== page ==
5 7. Lecture notes on the ellipsoid algorithm May 4th, From feasibility to Optimization First, let us show how to reduce such an optimization problem to the problem of finding a feasible point in a polytope. Let c T x with c R n be our objective function we would like to minimize over P. Assume without loss of generality that c Z n. Instead of optimizing, we can check the non-emptiness of P = P {x : c T x d + 1 } for d Z and our optimum value corresponds to the smallest such d. As S {0, 1} n, d must range in [ nc max, nc max ] where c max = max i c i. To find d, we can use binary search and check the non-emptiness of P with the ellipsoid algorithm). This will take Olognc max )) = Olog n + log c max ) steps, which is polynomial. Starting Ellipsoid. Now, we need to consider using the ellipsoid to find a feasible point in P or decide that P is empty. As starting ellipsoid, we can use the ball centered at the vector 1, 1,, 1) and of radius 1 n which goes through all {0, 1} n vectors). This ball has volume V ole 0 ) = 1 n) n V olb n n ), where B n is the unit ball. We have that V olb n ) = πn/ Γ n +1), which for the purpose here we can even use the very weak) upper bound of π n/ or even n ). This shows that logv ole 0 )) = On log n). Termination Criterion. We will now argue that if P is non-empty, its volume is not too small. Assume that P is non-empty, say v 0 P {0, 1} n. Our assumption that P is full-dimensional implies that there exists v 1, v,, v n P {0, 1} n = S such that the simplex v 0, v 1,, v n is full-dimensional. The v i s may not be in P. Instead, define w i for i = 1,, n by: w i = { vi if c T v i d + 1 v 0 + αv i v 0 ) otherwise where α = 1 nc max. This implies that w i P as c T w i = c T v 0 + αc T v i v 0 ) d + 1 nc max nc max = d + 1. We have that P contains C = conv{v 0, w 1, w,, w n }) and V olc) is 1 times the volume n! of the parallelipiped spanned by w i v 0 = β i v i v 0 ) with β i {α, 1}) for i = 1,, n. This paralleliped has volume equal to the product of the β i which is at least α n ) times the volume of a parallelipiped with integer vertices, which is at least 1. Thus, V olp ) V olc) = 1 ) n 1. n! nc max Taking logs, we see that the number of iterations of the ellipsoid algorithm before either discovering that P is empty or a feasible point is at most This is polynomial. logv ole 0 )) logv olp )) = On log n + n log c max ).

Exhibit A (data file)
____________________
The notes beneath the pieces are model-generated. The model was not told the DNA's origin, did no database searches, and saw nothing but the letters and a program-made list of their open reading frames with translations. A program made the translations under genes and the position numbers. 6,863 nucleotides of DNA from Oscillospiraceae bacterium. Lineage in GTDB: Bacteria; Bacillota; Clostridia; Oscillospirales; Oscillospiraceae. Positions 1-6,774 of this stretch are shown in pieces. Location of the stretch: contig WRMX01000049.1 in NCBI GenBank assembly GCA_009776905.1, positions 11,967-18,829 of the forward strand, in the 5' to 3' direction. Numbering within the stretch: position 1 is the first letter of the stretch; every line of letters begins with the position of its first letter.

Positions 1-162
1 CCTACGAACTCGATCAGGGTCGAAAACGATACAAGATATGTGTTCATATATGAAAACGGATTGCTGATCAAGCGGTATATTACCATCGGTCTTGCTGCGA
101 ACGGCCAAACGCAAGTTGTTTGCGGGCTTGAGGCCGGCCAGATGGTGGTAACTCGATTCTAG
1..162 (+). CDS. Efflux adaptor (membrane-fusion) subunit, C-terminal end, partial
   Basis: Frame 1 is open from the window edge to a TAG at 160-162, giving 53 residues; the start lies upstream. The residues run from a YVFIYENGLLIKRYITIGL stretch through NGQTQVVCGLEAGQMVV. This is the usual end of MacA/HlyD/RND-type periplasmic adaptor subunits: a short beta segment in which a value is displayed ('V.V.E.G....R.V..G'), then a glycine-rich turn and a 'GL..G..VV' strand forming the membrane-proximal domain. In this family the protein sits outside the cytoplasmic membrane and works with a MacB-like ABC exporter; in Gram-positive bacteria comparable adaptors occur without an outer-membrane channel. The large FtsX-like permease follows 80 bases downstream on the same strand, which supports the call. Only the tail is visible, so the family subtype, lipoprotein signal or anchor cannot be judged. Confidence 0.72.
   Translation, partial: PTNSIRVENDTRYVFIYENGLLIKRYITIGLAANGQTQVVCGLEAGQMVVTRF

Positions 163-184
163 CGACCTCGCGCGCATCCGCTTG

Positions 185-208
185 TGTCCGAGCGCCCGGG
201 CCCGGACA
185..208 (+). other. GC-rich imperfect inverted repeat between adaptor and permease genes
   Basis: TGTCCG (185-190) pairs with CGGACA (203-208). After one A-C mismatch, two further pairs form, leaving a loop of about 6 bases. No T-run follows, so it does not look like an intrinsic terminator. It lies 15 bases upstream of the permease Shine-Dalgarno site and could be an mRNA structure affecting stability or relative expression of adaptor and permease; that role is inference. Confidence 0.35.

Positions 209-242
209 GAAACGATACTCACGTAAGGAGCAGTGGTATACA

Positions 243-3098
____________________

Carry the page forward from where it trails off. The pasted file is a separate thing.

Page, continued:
6 7. Lecture notes on the ellipsoid algorithm May 4th, Separation Oracle. To run the ellipsoid algorithm, we need to be able to decide, given x R n, whether x P or find a violated inequality. The beauty here is that we do not necessarily need a complete and explicit description of P in terms of linear inequalities. We will see examples in which we can even apply this to exponential-sized descriptions. What we need is a separation oracle for P: Given x R n, either decide that x P or find an inequality a T x b valid for P such that a T x > b. If this separation oracle runs in polynomial-time, we have succeeded in finding the optimum value d when optimizing c T x over P or S). Finding an optimum solution. There is one more issue. This algorithm gives us a point x in P of value at most d + 1 where d is the optimum value. However, we are interested in finding a point x P {0, 1} n = S of value exactly d. This can be done by starting from x and finding any extreme point x of P such that c T x c T x. Details are omitted. In summary, we obtain the following important theorem shown by Grötschel, Lovász and Schrijver, Theorem 7.3 Let S = {0, 1} n and P = convs). Assume that P is full-dimensional and we are given a separation oracle for P. Then, given c Z n, one can find min{c T x : x S} by the ellipsoid algorithm by using a polynomial number of operations and calls to the separation oracle. To be more precise, the number of iterations of the ellipsoid algorithm for the above application is On log n + n log c max ), each iteration requiring a call to the separation oracle and a polynomial number of operations rank-1 updates of the matrix A, etc.). Here are two brief descriptions of combinatorial optimization problems that can be solved with this approach. Minimum Cost Arborescence Problem. We have seen a combinatorial algorithm to solve the minimum cost arborescence problem, and it relied on solving by a primal-dual method the linear program: LP = min a A c a x a P) subject to: x a 1 S V \ {r} a δ S) x a 0 a A. Instead, we could use the ellipsoid algorithm to directly solve this linear program in polynomialtime. Indeed, even though this linear program has an exponential number of constraints in the size of the graph), a separation oracle for it can be easily defined. Indeed consider x. If x a < 0 for some a A, just return the inequality x a 0. Otherwise, for every t V \ {r},